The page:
4 August 2019
“I am come into my garden, my sister, my spouse: I have gathered my myrrh with my spice; I have eaten my honeycomb with my honey; I have drunk my wine with my milk: eat, O friends; drink, yea, drink abundantly, O beloved.” – Song of Songs 5:1
There are gardens a-plenty here – or, at least, Edens of a sort.
Marvin Chan’s Shelter from the storm evokes, at first glance, nothing so much as a cinematic tableau from a surreal tale of horror. A disproportionately outsized pair of hands, held together in prayer or supplication, palm to apprehensive palm, takes centre stage in the foreground. Around it, like a slowly encircling clutch of hungry, predatory beings, are numerous disembodied arms, a coven of succubi creeping, climbing, gesturing and reaching out towards the protagonist of this diabolical drama, which takes place against a backdrop of dense tropical vegetation, a tangled web of shoots, creepers, vines and roots, their botanical morphology here mirroring the sinuous shapes of the ghoulish limbs. A similar iconography is witnessed in Respite. No rest for the wicked and Dark of day: the former features a soot-dark rabbit ensnared in the labyrinthine undergrowth of a towering trunk, towards which a pair of arms are making – like their fellows in the previous painting – indecipherable gesticulations of the hands and fingers. Dark of day boasts a mangrove swamp as its setting of choice, an intertidal terrain of lush flora against which the now familiar motif of contorted limbs is seen, hanging over the dank, waterlogged landscape like the grisly relics of a serial killer’s murderous spree …
… yet the impulse here is not so much a morbid thanatos, but, rather, its pleasure-driven, libido-led counterpart, eros. The various poses of the disembodied hands – the middle finger outstretched, as if stroking, or with the index finger crooked in the gesture of tickling, or the hand held in cupped fashion, seeming to hold something apart – are derived, according to the artist, from hard-core pornography, and, specifically, from sequences involving female masturbation. The stimulation of the G-spot, the stroking of the vulva and clitoris, the rubbing of the labia – the common repertoire of movements of the hand associated with feminine autoeroticism are encoded here as rebus-esque symbols, sans explicit depiction, of course, of the other half of the equation, the body’s genitalia. The omission is critical. Absent the inclusion of pudenda, the carnal context of these otherwise particular gestures is disrupted, rendering the reference to sexuality and pornography illegible. After all, as has been observed of the hyper-visual drive of hard-core porn: “In contrast to … soft-core indirection, hard core tries not to play peek-a-boo with either its male or its female bodies. It obsessively seeks knowledge, through a voyeuristic record of confessional, involuntary paroxysm, of the “thing” itself.” The scopophobic complex, then, the missing “thing” that results in a deracination of pornography’s “frenzy of the visible”, would seem to suggest more than a mere re-enactment of the voyeuristic act.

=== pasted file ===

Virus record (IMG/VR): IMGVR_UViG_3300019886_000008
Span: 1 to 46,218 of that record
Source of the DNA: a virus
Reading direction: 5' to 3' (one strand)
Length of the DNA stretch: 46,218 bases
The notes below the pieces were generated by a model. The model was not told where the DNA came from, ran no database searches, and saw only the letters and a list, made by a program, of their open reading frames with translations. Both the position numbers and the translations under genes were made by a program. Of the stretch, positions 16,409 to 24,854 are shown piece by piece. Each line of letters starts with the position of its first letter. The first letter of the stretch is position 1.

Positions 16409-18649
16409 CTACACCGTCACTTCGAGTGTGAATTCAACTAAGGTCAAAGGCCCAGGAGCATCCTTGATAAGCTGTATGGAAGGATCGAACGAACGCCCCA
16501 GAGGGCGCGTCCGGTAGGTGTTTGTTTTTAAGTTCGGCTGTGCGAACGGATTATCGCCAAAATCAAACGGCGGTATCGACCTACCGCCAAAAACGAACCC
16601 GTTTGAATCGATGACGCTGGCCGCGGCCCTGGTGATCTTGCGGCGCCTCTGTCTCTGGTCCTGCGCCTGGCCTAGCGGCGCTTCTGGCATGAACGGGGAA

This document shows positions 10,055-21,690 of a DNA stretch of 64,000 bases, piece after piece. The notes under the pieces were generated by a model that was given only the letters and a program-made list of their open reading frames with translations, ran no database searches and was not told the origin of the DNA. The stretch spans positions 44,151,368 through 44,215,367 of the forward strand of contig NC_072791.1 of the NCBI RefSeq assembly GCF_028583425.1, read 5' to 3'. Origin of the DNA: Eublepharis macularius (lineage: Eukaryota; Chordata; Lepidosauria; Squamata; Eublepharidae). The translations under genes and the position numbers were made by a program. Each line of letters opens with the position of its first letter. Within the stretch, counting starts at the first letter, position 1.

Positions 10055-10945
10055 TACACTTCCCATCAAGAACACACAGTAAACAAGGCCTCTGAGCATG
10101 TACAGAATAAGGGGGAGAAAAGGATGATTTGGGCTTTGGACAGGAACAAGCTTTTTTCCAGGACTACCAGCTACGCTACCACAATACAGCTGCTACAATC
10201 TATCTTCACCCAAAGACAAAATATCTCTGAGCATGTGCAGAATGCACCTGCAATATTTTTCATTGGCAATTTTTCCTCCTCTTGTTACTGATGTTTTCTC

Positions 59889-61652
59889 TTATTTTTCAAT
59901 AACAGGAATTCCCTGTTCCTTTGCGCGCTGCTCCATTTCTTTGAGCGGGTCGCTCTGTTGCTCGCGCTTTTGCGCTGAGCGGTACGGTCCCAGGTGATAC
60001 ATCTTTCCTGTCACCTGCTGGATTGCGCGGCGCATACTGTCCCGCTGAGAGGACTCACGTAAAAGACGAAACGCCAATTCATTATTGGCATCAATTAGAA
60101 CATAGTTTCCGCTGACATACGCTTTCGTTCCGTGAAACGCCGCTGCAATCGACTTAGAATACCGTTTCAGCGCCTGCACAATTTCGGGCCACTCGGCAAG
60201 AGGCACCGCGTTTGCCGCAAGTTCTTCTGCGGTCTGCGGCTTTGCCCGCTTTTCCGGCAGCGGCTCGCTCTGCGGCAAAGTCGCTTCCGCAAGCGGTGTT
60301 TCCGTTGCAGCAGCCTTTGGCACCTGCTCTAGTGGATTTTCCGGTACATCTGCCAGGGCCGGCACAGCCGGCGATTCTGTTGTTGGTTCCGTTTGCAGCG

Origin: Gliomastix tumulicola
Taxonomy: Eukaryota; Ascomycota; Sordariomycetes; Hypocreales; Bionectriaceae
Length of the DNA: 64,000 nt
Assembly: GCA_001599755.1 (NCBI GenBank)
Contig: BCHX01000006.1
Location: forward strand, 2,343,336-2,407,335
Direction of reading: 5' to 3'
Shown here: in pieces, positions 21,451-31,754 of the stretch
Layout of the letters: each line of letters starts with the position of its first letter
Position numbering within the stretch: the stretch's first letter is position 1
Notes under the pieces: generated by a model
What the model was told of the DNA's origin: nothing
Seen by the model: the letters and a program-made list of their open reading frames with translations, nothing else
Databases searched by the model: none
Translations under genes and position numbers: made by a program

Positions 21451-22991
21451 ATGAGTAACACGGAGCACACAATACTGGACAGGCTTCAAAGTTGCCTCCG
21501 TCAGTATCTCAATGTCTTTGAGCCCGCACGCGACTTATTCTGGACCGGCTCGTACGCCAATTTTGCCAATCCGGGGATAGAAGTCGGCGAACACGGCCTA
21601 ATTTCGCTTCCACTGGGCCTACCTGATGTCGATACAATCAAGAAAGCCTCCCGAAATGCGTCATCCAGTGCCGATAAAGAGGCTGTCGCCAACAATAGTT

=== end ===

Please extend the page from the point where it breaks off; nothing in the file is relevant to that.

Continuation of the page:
Where might one locate the nexus of meaning here, the cross-currents of various configurations of the gaze? Chan writes of the current exhibition, tellingly titled Serpents in the sun: “[It] broadly borrows its departure from/the biblical banishment of Adam and Eve/from the luxuriously appointed paradise,/framing our propensity to fuck things up.” Biblical iconography and analogies abound: the eponymous reptile appears as a pair of undulating soft sculptures created from a metal weave, with two terracotta hands for heads, the intiatory moment of the postlapsarian realm conjured by the artist. There are numerous skulls, a series of memento mori for a mankind fallen from divine grace (as seen in, say, Seven days). The dark-hued goldfish seen in Dark of day and Respite are evocations of greed – they eat constantly – and forgetfulness, representing, for the artist, “wanderers with insatiable appetites, in search of fulfilment” , while the rabbit in Respite functions as a “symbol of relentless drive”, prey to “lingering hands that arbitrate our judgement.” There is a trio of paintings, Lost. Misdirected, You are here and Row your boat (merrily), each also featuring hands caught in masturbatory motions, poised against paradisiacal topographies of lush, jade-hued foliage and clear, cerulean bodies of water.